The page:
If Senate Bill 1122 is passed, Michigan would join 35 other states that currently require youth sports organizations to have concussion-awareness guidelines. The NFL is also making an effort for legislation to be passed in all 50 states. “We think this bill, should it become law, will be a really effective way to change the landscape across sports, number one, and number two, protect young athletes in every sport,” said Lewand.
The Michigan High School Athletic Association (MHSAA) already has guidelines in place for dealing with concussions, which would not be subject to the legislation. The MHSAA’s Protocol for Implementation of National Federation Sports Playing Rules for Concussions, which is similar to Senate Bill 1122, states “Any athlete who exhibits signs, symptoms, or behaviors consistent with a concussion (such as loss of consciousness, headache, dizziness, confusion, or balance problems) shall be immediately removed from the contest and shall not return to play until cleared by an appropriate health care professional.”
What was the real motive behind the NFL’s announcement last week that it was requiring its players to wear thigh and knee pads for the 2013 season?
It could have been that the NFL genuinely cares about its players. Don’t laugh. The lockout aside, the NFL has, over the years, acted like a father might act around his children, punishing where necessarily or, more importantly in this case, protecting them.
Another motive might have been for the league to continue to demonstrate a pattern of looking out for the health interest of its players. While it may have nothing to do with the past, regarding concussion research and what the NFL did or did not know, such a pattern may influence a jury, or at least the public’s perception of how much the NFL cares about its players.
More likely, however, its motive is one of strengthening its image as the concussion litigation draws near. The NFL doesn’t want to settle these cases unless it has to. The stronger the “Shield,” the more options the league has to ride this out.
One potential ally the NFL will not have at it’s disposal is the NFL Players Association. When the announcement of the equipment mandate was made, Union head DeMaurice Smith sought to subtly expose the NFL’s motive in a well-thought out statement:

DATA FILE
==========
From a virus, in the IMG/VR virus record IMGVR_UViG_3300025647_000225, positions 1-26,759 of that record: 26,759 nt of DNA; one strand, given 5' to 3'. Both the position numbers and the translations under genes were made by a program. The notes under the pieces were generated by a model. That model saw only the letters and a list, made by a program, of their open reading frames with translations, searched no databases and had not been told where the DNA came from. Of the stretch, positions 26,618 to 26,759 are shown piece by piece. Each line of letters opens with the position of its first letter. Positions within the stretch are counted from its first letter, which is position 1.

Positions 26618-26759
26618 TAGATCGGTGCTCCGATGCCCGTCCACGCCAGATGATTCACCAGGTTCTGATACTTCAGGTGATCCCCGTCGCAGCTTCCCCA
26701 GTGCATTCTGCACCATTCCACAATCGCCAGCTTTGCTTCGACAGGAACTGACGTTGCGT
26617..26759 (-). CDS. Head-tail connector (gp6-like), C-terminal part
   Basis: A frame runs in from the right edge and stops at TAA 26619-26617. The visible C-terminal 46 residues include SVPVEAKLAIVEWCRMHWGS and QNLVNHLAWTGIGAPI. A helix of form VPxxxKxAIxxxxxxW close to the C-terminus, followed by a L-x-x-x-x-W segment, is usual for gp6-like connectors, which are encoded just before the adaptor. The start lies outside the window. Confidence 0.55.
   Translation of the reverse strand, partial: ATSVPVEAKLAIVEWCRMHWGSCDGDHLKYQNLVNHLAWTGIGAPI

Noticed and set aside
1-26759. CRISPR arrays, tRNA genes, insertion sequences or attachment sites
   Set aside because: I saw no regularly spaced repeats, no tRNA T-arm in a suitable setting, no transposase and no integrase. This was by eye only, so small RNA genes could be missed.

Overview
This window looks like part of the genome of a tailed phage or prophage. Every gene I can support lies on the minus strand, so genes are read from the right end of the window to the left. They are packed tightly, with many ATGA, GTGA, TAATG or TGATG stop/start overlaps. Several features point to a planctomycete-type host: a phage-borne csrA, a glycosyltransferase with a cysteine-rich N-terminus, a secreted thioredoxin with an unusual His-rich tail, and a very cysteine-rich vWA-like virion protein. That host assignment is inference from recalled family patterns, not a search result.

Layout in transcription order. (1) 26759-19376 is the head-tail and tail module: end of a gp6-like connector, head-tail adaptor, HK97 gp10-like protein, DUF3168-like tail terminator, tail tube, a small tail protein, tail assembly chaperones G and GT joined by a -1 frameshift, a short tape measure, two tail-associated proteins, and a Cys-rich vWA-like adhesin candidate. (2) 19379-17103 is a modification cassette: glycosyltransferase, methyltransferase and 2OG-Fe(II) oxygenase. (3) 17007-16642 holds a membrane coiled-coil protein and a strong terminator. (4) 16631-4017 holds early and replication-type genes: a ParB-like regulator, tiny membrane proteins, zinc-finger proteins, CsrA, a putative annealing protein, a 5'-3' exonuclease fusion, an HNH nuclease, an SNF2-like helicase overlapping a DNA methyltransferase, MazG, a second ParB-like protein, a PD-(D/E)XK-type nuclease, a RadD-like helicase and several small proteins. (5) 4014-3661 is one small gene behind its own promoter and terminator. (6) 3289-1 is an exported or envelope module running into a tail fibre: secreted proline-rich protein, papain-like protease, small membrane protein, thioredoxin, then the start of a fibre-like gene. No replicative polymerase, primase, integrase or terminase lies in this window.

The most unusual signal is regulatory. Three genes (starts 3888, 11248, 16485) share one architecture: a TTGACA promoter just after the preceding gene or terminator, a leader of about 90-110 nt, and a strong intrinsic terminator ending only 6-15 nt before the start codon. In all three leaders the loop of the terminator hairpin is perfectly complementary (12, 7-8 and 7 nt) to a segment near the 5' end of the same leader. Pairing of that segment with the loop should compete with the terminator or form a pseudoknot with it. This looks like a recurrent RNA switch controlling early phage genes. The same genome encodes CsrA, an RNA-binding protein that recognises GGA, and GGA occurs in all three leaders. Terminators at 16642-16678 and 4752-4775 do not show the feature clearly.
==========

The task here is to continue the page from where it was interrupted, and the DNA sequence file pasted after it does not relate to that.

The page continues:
“Any change in working conditions is a collectively-bargained issue. While the NFL is focused on one element of health and safety today, the NFLPA believes that health and safety requires a comprehensive approach and commitment. We are engaged in and monitor many different issues, such as players’ access to medical records, prescription usage and the situation with professional football’s first responders, NFL referees. We always look forward to meeting with the NFL to discuss any and all matters related to player health and safety.”
Listen carefully. You can hear the noise.
It may be just a matter time before a flood of lawsuits are brought by former college football players, who experienced one too many dings in the head while representing their school on the gridiron.
FoxSports Kansas City ran a story yesterday — http://www.foxsportskansascity.com/05/23/12/Macho-culture-at-forefront-of-concussion/landing_kstate.html?blockID=734776&feedID=5089 — that quoted Johnno Lazetich, a former Kansas State University football player as saying:
“It’s beautiful that the NFL alumni association are lobbying as hard as they are. There needs to be something at the college level for all of us who blew out their knees, blew out our shoulders, in addition to concussions. There needs to be help for us.”
A few days earlier, another story ran in the Phoenix Business Journal, where sports lawyer Travis Leach of Jennings, Strous & Salmon noted that there has already been lawsuits filed against the NCAA, college football teams and their medical personnel.
Leach added: “Depending on what the outcome of these pending cases are, complaints could extend to individual universities and medical professionals who worked for teams and/or universities.”
And as we have seen with the NFL, where one concussion lawsuit is filed, many, many more will follow.